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Did police have probable cause to search your car?

Any Arizona motorist who has ever been pulled over by police knows how distressing such situations can be. One minute, you're driving along, perhaps after enjoying a nice evening out with some friends, and the next thing you know there are red and blue lights flashing in your rear-view mirror. Sometimes, simply finding a spot on the roadside to safely pull over and stop is enough to cause anxiety.

What happens next may amount to a minor inconvenience that resolves itself in minutes or a serious situation that negatively affects your life for weeks, months or years to come. If a police officer approaches your vehicle, what he or she says and does, as well as how you respond may significantly impact your circumstances.

Know your rights

It's difficult to recognize a violation of your personal rights if you're not familiar with those rights in the first place. The bottom line is that law enforcement officers do not have free rein when it comes to search and seizure and/or the arrest process. Therefore, if an officer asks you to step out of your car, paying close attention to all that transpires may help in building a strong defense should you later be arrested and charged with a crime.

The Fourth and Fifth Amendments of the U.S. Constitution protect you in several ways during traffic stops or any other detainment or investigations by police. The latter ensures you never have to provide information or act in any way so as to possibly incriminate yourself, while the former secures your right to privacy and protects you from unreasonable searches and seizures.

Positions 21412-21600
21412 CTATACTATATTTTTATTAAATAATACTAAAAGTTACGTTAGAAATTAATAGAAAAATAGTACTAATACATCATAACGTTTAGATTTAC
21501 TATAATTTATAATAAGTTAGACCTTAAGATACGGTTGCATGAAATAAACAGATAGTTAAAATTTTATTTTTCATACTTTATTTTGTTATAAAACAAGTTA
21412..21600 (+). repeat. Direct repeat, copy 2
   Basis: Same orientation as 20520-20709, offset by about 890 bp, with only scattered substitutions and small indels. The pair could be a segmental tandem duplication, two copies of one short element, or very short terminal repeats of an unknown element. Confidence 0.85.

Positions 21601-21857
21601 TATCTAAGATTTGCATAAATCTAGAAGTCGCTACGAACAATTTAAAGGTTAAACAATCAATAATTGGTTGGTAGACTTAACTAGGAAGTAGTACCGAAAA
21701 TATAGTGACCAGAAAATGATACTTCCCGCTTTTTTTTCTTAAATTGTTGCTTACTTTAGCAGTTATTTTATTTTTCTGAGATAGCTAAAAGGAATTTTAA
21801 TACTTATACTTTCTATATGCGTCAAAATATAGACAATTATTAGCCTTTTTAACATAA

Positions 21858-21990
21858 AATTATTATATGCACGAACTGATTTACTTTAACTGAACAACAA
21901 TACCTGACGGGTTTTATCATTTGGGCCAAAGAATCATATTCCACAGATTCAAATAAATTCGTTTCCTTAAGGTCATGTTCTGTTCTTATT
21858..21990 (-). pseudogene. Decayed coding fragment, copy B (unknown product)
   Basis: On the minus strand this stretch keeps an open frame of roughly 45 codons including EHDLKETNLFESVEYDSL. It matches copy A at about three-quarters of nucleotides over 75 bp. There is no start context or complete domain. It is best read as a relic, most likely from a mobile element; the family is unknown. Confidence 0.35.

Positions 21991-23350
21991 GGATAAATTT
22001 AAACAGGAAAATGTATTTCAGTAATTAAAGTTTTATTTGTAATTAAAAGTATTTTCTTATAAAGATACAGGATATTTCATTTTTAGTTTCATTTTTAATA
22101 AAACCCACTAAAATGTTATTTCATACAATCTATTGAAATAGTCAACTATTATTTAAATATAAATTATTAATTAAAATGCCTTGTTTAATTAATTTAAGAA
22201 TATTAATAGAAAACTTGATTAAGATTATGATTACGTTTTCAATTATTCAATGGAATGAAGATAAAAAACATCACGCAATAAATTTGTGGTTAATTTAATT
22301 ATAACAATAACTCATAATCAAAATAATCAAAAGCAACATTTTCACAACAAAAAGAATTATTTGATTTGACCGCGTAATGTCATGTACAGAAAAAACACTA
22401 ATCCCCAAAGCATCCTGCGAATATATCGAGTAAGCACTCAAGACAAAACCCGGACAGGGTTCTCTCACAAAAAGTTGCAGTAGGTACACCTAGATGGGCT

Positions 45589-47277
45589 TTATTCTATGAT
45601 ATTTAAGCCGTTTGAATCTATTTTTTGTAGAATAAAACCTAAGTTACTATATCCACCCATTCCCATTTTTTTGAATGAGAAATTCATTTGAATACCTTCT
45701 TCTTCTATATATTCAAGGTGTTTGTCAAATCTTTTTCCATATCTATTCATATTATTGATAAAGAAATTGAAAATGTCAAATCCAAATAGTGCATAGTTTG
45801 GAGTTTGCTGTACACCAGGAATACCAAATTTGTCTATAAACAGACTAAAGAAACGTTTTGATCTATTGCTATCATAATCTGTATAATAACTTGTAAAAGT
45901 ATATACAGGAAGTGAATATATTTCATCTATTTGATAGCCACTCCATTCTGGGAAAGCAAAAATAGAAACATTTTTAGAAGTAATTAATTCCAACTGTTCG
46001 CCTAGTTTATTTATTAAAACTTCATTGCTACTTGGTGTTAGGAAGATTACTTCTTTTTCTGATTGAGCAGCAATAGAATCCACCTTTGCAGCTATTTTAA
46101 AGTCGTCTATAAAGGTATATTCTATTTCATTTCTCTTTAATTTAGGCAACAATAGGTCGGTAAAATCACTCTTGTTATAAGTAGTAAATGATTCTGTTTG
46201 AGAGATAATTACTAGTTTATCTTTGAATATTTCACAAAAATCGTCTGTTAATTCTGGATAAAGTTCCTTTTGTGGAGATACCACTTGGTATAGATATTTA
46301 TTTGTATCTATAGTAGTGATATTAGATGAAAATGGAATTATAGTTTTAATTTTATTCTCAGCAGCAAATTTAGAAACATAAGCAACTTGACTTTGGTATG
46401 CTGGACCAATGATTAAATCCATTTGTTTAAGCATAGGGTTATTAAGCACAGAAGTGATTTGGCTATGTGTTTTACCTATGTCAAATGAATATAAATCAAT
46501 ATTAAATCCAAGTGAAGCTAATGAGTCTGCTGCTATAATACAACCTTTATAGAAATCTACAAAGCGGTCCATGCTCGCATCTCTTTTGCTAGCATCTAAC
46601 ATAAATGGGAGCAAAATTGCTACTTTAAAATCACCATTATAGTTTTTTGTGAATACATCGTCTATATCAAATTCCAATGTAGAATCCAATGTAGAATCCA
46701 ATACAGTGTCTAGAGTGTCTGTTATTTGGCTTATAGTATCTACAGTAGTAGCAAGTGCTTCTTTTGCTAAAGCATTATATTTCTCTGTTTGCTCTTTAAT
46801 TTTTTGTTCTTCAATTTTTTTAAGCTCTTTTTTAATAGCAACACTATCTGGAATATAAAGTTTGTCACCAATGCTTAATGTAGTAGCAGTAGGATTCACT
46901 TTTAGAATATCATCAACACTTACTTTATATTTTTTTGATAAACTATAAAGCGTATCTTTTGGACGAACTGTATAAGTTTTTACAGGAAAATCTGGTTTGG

Act within your rights

A police officer who pulls you over in traffic (or approaches you in a parked car or while you're standing outside your vehicle, etc.) must have probable cause (meaning, some type of knowledge or fact that raises suspicion against you as having possibly committed a crime) before he or she goes rummaging through your vehicle or personal belongings. For instance, if you have a gun laying in plain view inside your car, an approaching officer may use that as probable cause to conduct a search of your vehicle without a warrant.

Circumstantial evidence is also often sufficient as probable cause, such as if the officer claims your vehicle had been swerving left and right within your lane of traffic before he or she pulled you over. In that case, you may be suspected of drunk driving and asked to take field sobriety tests or a Breathalyzer or other chemical test. You can refuse, but may incur automatic penalties because of implied consent.

Protect your rights

It's often quite difficult for the average person with no official background in criminal defense law to recognize a personal rights violation when it occurs. For this and several other reasons, many Arizona motorists choose to act alongside experienced defense guidance when traffic stops result in criminal charges of some sort. Part of due process includes your right to retain legal representation to act as your personal advocate in court.

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Ramos Law Firm | 14500 N. Northsight Blvd, Suite 229 | Scottsdale, AZ 85260 | Phone: (480) 247-8558 | Map & Directions